From Foster Homes to Marine Corps Family, Newark Native's Future Looks Bright

From Foster Homes to Marine Corps Family, Newark Native's Future Looks Bright

Nineteen-year-old Newark New Jersey, native, PFC Michael D. Dickens, stands in front of the Marine Corps Recruiting Substation Monmouth office, March 18, where he began his journey. Dickens graduated 12 weeks of Marine Corps Recruit Training in Parris Island, S.C., March 13, and this stands as just his latest example of overcoming obstacles. Dickens moved from foster home to foster home since he was just 5 and lived out of his car before joining the Marines. Photo by Sgt Samuel A. Nasso.

COLTS NECK, N.J. (April 13, 2015) – Whether it was moving foster home to foster home, living out of his car, leaving college after one year, or deciding to join the United States Marine Corps, one thing is for sure; PFC Michael D. Dickens has more life experience than most 19-year-olds.

"A lot of people that have been through what I have been would quit," said Dickens, a Newark, New Jersey native.

Dickens graduated from 12 weeks of recruit training at Marine Corps Recruit Depot Parris Island in South Carolina on March 13. He has been on the move since he was 5, moving to new homes in different cities in New Jersey such as Piscataway, East Orange, Jackson, Burlington, and Long Branch. 

After attending Caldwell University for a year in his attempt to become a lawyer, he lost interest. 

He lived in his car for a while and stayed at different friend's houses for varying periods of time, he researched future options; Dickens was appealed by the pride Marines have and wanted to be a part of it. 

"I overcame a few mental challenges and am a very competitive person physically," said Dickens, a Burlington County Township High School graduate. "If someone is doing more pull-ups or is running faster than me, I will do whatever it takes to match them or be better."

Dickens attributes what lured him in was the "first to fight" motto and high standards the Marine Corps upholds and once he had the Corps in his sight he walked into the local recruiting office in Monmouth County and met Staff Sgt. Joseph Mendoza. 

"When he first walked in, we didn't think he would do well on the practice test, but surprisingly he did better than average," said Mendoza. "After taking the test he described how he grew up and from this point it was apparent that he was an individual who was driven to do anything he could to make something of himself, no matter the circumstance."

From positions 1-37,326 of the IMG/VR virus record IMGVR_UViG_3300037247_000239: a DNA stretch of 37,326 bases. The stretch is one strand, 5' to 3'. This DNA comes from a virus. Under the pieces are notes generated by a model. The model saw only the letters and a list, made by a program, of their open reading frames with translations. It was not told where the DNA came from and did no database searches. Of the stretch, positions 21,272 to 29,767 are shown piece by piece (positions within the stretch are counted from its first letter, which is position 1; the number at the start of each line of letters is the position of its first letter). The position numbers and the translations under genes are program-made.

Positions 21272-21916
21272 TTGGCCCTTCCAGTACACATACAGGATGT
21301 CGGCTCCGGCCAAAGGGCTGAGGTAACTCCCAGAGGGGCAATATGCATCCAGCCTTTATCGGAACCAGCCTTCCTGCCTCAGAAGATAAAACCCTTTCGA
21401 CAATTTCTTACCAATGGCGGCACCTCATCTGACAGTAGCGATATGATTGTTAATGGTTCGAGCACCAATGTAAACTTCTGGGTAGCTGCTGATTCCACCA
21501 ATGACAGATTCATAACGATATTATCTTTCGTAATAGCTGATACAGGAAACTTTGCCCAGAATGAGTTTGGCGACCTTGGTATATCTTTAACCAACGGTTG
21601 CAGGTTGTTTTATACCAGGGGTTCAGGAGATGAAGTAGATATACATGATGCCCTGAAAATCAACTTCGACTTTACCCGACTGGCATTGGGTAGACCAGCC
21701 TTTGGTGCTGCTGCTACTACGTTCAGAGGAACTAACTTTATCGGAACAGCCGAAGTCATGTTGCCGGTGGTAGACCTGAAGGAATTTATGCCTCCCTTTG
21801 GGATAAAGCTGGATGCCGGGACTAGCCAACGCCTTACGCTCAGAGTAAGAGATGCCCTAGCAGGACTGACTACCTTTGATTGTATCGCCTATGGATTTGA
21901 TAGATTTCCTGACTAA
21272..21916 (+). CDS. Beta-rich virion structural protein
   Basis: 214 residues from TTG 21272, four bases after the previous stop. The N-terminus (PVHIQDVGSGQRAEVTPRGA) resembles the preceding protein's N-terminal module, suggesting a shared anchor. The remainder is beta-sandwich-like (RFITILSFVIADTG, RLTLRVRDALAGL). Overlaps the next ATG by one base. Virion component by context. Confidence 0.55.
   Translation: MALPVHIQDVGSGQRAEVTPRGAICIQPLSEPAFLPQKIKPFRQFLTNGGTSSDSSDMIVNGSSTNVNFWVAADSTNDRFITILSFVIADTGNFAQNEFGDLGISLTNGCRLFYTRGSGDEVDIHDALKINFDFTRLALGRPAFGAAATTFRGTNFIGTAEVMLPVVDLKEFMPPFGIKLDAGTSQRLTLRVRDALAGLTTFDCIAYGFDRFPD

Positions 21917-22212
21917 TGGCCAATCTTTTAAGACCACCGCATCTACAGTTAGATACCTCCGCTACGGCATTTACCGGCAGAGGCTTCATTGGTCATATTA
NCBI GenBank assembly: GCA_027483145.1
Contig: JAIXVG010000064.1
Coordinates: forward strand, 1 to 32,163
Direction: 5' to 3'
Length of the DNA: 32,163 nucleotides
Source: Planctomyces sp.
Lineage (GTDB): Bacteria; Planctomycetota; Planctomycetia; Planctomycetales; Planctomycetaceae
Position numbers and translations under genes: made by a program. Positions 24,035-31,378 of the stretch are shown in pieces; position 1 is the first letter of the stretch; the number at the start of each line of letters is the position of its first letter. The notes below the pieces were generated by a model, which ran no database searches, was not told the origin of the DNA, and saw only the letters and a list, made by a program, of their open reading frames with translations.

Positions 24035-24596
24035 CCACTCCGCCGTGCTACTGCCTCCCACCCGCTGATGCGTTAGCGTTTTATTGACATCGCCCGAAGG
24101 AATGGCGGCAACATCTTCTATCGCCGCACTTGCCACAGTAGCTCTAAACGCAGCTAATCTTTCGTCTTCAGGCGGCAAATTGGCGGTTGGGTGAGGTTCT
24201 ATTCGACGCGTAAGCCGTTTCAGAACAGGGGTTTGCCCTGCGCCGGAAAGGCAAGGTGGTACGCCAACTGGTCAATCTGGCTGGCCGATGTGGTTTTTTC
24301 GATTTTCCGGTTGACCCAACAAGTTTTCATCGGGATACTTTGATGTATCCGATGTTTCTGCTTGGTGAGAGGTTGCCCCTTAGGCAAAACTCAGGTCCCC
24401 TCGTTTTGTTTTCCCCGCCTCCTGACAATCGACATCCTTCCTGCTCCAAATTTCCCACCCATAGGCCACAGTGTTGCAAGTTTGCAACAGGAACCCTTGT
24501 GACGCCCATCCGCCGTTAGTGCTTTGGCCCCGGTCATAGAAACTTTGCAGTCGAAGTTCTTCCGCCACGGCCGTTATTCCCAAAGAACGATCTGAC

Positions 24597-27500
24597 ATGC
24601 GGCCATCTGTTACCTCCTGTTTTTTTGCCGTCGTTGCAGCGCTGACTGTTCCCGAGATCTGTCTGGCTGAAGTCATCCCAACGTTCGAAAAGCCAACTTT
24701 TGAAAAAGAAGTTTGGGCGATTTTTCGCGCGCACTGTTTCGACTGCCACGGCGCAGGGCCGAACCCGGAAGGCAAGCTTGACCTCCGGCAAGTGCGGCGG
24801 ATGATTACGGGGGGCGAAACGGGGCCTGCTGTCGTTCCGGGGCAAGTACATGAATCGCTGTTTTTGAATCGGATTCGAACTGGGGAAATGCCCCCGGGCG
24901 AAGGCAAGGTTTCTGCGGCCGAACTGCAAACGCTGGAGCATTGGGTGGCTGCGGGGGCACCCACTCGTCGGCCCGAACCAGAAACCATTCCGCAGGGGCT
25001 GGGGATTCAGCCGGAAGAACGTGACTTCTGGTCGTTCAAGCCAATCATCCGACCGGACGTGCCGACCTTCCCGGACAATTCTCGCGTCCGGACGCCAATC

Dickens joined the Delayed Entry Program only able to complete eight pull-ups, but completed 24 two months later when he shipped to boot camp. 

"Dickens challenged me every day to test how many pull-ups I could do, just to see where he was at, "said GySgt Michael A. Diaz, the staff noncommissioned officer in charge for Marine Corps Recruiting Substation Monmouth.

"I knew he is going to be a great Marine because he was a great poolee who makes everyone around him better."

Dickens has big plans for his Marine Corps career and identified, becoming the Sergeant Major of the Marine Corps as one of his lifelong goals. 

"I want to be a leader and to help people achieve their potential," stated Dickens. Sergeant Major of the Marine Corps is a position that signifies experience as the top enlisted advisor for the Commandant of the Marine Corps. In other words, there is only one and Dickens hopes to be that one later in his life.

In the 12 weeks of recruit training, Dickens held a leadership position the entire time. He was guide for a long time and finished as a squad leader for his platoon. 

"It was a great learning experience," Dickens stated. "My senior drill instructor sat down with me early on and told me that I should be like all drill instructors out there. I should be correcting the other recruits and setting the standard."

When asked if it was difficult to tell recruits that were older with more experience what to do, Dickens replied, "I didn't. A lot of them did not like to hear it at first because I am younger than they are. I do not think it is hard because if you are not doing what you are supposed to than it is easy to correct you. I just want to be the best and win." 

After completing Marine Combat Training at Camp Geiger, North Carolina, Dickens will attend Personnel Administration School at Camp Johnson, North Carolina, and upon completion will be a legal administration Marine. 

He will then continue to his first unit and at the first possible opportunity, Dickens plans to transfer into an infantry occupation.

"I want to be the first to fight. I want to embrace the (hardships). I want to be the best Marine," said Dickens.

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